5 Police, 5 Black men killed. Family and friends are devastated.

Lorne AhrensLorne Ahrens, 48

DALLAS, TX (Dallas Morning News), July 8, 2016 — (Senior Corporal) Ahrens had been with the Dallas Police Department since January 2002, according to department records. “He was always one of the happy ones, with a smile on his face,” said a fellow officer who often saw him around the department’s Central station.

Steven Stribley, a Dallas patrol officer and a state Fraternal Order of Police vice president, said Ahrens was “an incredible loving and devoted husband and father. Greatly respected veteran of the department.” The 48-year-old officer was married to Detective Katrina Ahrens from the crimes against persons division. The couple lived in Burleson with their two children: 10-year-old Sorcha and 8-year-old Magnus.

With a shaved head and a frame exceeding 6 feet tall, Ahrens boasted the physique of a football player. But when it came to his kids, he’d crouch to their level. He took them fishing and played with them in the park. “He enjoyed it as much as they did,” Buckingham said. (Karen Buckingham, Ahrens’ mother-in-law)

The officer volunteered to go down to his children’s school when teachers needed someone to come talk to their classes, Buckingham said. He became so popular that the school asked him to come back several times, she said. Ahrens always wore his uniform when he visited the school so the kids could see him in blue.


Philando Castile, 32

Philando Castilo

ST. PAUL, MN (WCCO), July 7, 2016 — Philando’s sister, Allysza, describes her brother as kind, loving and humble, someone who loved to go to work. She says his job at J.J. Hill School was more than just a paycheck, it was a calling. “Wasn’t in no gang activity. He wasn’t no criminal. My baby was a good man, a good hard-working man,” she said.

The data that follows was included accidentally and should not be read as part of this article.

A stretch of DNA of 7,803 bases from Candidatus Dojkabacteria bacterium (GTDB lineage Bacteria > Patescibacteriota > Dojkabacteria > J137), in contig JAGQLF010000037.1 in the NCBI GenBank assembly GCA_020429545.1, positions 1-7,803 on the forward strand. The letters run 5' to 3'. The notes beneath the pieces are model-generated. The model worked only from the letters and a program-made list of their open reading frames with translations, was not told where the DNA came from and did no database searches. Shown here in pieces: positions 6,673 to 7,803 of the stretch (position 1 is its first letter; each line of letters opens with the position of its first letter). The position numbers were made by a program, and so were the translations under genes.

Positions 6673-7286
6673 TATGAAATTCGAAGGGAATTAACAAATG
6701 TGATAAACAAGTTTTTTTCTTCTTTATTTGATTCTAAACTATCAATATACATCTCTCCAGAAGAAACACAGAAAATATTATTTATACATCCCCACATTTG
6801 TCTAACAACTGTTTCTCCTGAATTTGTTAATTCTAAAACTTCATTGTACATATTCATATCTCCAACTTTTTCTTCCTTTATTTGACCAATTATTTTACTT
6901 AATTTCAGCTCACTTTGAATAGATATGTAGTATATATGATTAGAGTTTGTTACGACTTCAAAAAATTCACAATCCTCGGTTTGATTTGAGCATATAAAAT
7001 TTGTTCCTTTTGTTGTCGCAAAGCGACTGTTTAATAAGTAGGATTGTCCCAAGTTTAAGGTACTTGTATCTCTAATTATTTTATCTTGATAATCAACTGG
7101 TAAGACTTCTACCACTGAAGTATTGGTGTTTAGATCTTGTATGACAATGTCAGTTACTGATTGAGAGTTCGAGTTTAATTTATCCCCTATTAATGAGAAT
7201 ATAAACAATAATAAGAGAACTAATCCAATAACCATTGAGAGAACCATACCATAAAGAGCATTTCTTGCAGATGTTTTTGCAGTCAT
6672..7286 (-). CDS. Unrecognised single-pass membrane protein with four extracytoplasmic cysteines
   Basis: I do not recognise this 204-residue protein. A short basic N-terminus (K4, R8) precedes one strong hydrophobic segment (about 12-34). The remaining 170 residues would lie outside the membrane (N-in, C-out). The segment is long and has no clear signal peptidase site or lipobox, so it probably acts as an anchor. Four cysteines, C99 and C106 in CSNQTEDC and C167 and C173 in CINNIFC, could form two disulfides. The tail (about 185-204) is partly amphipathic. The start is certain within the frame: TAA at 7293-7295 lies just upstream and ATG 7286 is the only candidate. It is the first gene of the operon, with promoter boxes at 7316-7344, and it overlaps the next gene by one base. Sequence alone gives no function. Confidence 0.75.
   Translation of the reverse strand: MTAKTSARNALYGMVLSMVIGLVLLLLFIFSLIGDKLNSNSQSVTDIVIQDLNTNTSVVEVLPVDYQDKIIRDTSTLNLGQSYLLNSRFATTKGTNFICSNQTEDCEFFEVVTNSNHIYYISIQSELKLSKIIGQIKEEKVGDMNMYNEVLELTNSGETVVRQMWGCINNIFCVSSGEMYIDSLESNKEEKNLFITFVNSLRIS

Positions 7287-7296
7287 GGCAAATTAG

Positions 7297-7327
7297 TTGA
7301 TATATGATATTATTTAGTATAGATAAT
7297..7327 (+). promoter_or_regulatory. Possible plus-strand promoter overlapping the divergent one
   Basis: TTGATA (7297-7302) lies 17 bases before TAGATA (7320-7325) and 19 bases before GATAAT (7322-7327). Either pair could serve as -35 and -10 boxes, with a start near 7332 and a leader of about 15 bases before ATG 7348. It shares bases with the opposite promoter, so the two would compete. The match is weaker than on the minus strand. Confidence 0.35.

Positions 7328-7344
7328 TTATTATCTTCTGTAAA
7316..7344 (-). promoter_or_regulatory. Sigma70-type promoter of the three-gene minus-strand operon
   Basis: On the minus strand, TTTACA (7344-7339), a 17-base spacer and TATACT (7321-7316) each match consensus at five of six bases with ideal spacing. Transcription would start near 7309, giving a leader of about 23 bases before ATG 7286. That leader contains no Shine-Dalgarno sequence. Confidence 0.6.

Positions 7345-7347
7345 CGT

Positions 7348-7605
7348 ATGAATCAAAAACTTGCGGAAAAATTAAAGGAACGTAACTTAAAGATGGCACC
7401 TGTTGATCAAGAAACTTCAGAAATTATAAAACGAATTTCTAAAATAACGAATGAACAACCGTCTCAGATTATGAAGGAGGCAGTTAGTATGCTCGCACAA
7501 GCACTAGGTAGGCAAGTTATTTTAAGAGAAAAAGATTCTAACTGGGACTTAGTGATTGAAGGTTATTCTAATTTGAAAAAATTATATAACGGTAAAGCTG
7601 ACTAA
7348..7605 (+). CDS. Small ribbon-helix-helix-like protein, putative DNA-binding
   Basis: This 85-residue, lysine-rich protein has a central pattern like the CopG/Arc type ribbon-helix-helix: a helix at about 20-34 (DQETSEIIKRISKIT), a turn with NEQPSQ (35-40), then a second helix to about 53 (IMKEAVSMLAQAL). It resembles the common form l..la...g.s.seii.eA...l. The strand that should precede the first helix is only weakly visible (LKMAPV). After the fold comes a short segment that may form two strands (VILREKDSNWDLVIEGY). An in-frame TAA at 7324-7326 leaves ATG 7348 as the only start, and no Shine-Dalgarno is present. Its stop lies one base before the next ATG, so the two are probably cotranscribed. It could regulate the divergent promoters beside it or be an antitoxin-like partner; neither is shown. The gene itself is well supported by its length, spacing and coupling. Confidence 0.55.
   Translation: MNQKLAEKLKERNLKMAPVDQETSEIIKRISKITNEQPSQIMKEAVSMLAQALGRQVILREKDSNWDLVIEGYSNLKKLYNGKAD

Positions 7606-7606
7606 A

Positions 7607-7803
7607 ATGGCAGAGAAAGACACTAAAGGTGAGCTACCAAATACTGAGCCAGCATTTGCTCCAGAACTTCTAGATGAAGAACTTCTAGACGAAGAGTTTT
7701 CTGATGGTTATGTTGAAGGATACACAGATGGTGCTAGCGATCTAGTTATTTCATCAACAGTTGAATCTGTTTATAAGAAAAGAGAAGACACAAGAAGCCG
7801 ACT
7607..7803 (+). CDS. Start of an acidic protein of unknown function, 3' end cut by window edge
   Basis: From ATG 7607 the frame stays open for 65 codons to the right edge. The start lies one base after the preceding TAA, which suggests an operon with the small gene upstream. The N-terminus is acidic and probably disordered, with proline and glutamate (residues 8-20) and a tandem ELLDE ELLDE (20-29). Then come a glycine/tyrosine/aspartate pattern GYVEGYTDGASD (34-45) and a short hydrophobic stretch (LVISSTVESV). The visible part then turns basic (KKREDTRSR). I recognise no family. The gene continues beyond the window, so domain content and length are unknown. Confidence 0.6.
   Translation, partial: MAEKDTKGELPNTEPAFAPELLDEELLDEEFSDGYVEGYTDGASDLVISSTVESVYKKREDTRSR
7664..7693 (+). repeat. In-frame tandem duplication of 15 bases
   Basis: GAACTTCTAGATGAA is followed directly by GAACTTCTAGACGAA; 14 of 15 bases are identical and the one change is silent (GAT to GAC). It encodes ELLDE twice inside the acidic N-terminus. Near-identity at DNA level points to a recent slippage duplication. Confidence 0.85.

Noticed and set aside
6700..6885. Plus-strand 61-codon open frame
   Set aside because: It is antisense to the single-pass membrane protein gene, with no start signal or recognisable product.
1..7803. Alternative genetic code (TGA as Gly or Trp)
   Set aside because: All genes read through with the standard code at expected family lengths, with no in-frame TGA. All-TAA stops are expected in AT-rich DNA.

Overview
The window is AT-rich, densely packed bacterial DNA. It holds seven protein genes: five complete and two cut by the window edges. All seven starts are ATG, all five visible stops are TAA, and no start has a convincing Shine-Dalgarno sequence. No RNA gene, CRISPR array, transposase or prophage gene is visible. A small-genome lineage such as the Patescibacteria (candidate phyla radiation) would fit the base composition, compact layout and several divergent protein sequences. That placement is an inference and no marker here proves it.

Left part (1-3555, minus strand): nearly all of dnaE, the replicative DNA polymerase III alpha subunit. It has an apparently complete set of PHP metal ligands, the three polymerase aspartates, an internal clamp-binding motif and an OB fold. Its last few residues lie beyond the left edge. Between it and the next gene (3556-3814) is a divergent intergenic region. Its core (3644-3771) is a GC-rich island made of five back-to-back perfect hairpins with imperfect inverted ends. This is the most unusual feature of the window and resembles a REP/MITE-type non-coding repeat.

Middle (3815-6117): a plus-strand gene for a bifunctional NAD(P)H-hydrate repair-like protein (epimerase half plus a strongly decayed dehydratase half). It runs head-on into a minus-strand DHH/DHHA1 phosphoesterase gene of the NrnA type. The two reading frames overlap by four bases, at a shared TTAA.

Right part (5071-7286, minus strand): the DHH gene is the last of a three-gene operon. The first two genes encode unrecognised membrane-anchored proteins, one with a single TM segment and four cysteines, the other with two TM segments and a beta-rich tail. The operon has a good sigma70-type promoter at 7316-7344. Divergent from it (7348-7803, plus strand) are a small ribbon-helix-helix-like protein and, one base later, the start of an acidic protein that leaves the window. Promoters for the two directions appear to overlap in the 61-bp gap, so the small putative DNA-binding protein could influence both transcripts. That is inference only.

His mother, Valerie, says her son was given awards for perfect attendance. She was proud of the man he was. “He did everything he was supposed to do as far as being a law abiding citizen. He worked every day,” Valerie said.

“A man of few words but a really gentle soul,” Kathy Holmquist-Burks said. (She) hired Castile years ago and promoted him to supervisor. “He was always happy, smiled, he waved he came in the office often almost every day to say hello,” Holmquist-Burks said.

Burks says Phil was a perfect gentleman. She says the St. Paul Central High School class of 2001 graduate had a love for life and people. He always wanted to help make others better. “He was not a person with attitude. He was not a person who was harsh, negative, as far as I know he had no involvement with anything negative,” Holmquist-Burks said.

That’s why his death is hard for many to take. Burks says Phil was so full of promise, but was taken away from the world before he had a chance to really hit his stride.

Philando loved his family and spending time with them was important to him. The night he was killed, he had just left his mom’s house, dropping off food for her and his sister. Many who knew him say Philando was someone you wanted your kids to look up to.


Eric Garner, 43Eric Garner

STATEN ISLAND, N.Y. (Staten Island Advance) , July 18, 2014 — “He was a great dad — he’s just a warm guy,” said Jewel Miller, the mother of Garner’s newborn daughter. Ms. Miller said she and Garner are separated, but he remained a loving father to his 3-month-old baby, Legacy Garner, who was born prematurely. “He was so proud of his daughter — she’s his miracle,” Ms. Miller said.

“Everybody that knows him will tell you that he’s a wonderful person,” said Charlene Thomas, 64, who knew the victim from when she worked in a deli a few stores down from where Thursday’s incident occurred. “I would hug him every day. He was like a big teddy bear,” she said.

Public records show Garner was out on $4,000 bond or $2,000 cash bail — he has three pending criminal cases against him, all involving charges of possession and sale of untaxed cigarettes, from arrests in May, March and last August. In the August case, police also charged him with aggravated unlicensed operation of a vehicle, false personation and marijuana possession.